March 01, 2016 | Energy & Utilities Blogs
In 2016, natural gas, coal and crude oil will continue to be the primary energy sources in the U.S. with support from nuclear and renewable sources. Oil will remain the primary fuel for transportation and industrial sectors.
A Steady Decline
Oil prices declined throughout 2015 driven by continued excess supply from OPEC, combined with lower than expected decline in the U.S. shale oil output and a slowdown in the global economy. With an almost stagnant domestic demand, the U.S. plans to export oil enabled by lifting the 40-year oil embargo. Lifting of economic sanctions on Iran have further added to the oil surplus. With excess inventory and slower growth expected in emerging and developed markets, oil prices will continue to decline in 2016.
In 2015, natural gas supplanted coal as the leading fuel source for U.S. power plants for the first time ever. Gas prices reached 16-year lows, providing a cost advantage for utilities and other energy buyers. With current gas inventory levels well above the five-year average and uncertainty over climate change forecasts, downward pressure on natural gas prices will continue in 2016.
Short-Term Contracts — The Way to Go
Low oil and derived commodity prices will help oil importing countries while increasing the revenue pressure on oil exporters. Globally, businesses will need flexible supply chains to leverage upon the price volatility in the current market. Category managers should opt for short-term contracts to procure energy commodities like oil, natural gas, coal and electricity. Energy-intensive businesses, such as transportation, cement, chemical and manufacturing industry can leverage low energy commodity prices by reprising their existing energy/fuel contracts commensurate with current market prices.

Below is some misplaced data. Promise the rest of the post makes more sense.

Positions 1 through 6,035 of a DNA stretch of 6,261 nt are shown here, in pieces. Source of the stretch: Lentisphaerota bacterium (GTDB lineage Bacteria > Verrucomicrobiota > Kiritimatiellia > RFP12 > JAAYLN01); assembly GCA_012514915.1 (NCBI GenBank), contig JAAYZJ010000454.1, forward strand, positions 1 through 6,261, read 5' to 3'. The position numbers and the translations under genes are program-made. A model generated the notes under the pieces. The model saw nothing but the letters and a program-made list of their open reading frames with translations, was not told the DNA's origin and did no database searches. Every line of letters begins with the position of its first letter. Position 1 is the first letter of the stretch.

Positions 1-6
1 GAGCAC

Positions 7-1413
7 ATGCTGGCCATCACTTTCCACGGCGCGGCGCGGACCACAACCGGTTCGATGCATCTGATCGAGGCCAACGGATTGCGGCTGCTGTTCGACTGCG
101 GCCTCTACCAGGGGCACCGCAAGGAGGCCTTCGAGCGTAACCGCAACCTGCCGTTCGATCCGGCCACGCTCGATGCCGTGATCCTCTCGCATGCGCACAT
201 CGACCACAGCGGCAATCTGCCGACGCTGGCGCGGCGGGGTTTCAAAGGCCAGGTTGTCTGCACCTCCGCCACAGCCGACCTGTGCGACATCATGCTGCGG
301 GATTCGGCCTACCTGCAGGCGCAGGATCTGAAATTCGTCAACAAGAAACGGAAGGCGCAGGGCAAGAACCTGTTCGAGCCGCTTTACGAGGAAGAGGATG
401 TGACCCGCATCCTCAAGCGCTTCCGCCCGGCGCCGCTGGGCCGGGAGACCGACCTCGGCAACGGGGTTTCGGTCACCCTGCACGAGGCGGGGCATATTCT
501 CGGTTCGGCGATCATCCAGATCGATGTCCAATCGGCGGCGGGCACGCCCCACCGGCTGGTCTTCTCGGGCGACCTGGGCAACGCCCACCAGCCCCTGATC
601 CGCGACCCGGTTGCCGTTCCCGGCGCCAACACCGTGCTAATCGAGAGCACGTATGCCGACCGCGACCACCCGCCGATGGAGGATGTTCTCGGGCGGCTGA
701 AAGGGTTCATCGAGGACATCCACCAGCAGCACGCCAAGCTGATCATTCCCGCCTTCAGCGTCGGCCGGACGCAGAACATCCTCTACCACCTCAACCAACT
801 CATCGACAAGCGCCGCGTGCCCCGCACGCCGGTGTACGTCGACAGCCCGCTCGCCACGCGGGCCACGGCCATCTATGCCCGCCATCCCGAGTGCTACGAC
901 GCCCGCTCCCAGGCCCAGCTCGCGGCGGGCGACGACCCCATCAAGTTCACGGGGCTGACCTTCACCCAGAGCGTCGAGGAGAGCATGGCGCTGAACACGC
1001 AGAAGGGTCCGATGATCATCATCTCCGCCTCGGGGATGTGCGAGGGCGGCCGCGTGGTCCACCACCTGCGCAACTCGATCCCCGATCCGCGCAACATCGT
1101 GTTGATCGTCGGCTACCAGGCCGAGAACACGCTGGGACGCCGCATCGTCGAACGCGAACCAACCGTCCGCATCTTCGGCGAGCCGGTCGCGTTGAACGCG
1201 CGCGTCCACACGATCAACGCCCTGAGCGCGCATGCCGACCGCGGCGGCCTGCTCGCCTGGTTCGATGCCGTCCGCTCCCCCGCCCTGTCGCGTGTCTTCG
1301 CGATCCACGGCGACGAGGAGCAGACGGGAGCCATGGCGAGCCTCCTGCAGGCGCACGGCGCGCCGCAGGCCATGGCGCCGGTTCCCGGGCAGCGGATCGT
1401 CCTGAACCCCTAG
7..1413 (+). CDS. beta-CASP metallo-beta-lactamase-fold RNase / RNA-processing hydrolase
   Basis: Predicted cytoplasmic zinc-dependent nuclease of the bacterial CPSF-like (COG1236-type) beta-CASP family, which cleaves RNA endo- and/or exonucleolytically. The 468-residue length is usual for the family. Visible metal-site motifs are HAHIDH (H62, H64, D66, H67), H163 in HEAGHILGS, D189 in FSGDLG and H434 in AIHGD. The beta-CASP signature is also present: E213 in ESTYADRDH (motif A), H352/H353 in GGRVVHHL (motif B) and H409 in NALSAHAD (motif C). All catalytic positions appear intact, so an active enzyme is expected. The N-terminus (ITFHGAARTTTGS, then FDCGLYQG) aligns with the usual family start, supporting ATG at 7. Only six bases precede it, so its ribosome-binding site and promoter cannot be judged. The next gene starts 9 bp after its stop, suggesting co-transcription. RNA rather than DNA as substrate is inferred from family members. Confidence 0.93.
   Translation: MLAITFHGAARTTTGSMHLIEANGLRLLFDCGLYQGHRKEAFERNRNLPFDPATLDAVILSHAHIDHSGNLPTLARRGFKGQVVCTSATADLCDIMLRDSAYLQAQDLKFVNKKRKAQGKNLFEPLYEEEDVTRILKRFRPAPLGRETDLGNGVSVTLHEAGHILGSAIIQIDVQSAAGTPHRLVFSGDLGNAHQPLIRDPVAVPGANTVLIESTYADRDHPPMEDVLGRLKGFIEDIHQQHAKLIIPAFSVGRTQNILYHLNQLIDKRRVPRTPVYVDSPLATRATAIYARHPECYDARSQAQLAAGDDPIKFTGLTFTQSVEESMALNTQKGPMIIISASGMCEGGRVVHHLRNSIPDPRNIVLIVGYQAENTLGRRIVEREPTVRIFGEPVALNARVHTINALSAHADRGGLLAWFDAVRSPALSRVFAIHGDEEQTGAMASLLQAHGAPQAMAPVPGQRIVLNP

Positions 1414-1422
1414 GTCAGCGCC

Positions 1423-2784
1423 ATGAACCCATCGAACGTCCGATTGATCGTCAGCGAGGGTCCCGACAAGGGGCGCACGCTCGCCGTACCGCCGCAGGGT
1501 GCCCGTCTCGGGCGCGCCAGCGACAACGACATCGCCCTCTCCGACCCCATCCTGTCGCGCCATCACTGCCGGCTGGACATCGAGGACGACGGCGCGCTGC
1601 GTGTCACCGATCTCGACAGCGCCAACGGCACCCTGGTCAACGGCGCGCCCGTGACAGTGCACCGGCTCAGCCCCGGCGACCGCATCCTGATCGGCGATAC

Technology for Efficiency
Implementation of technology-based platforms, such as the “Internet of Things” (IoT), will drive savings for category managers. Increased adoption of technology will result in further streamlined procurement processes and grid modernization, thus delivering improved efficiencies and savings.
Supply Market Intelligence — A Competitive Advantage
The above trends in the energy commodities market highlight the need for a robust procurement strategy, adaptable and flexible to current market conditions. Attaining cost savings amid lower commodity prices and the changing interest environment will be the key strategy for U.S. energy and utility companies. In addition, integrating supply market intelligence services with the procurement and supply chain divisions of E&U companies will help gain a competitive edge over companies with conventional procurement frameworks.
To read more on key categories and commodities, download your complimentary copy of the GEP Procurement Outlook Report 2016.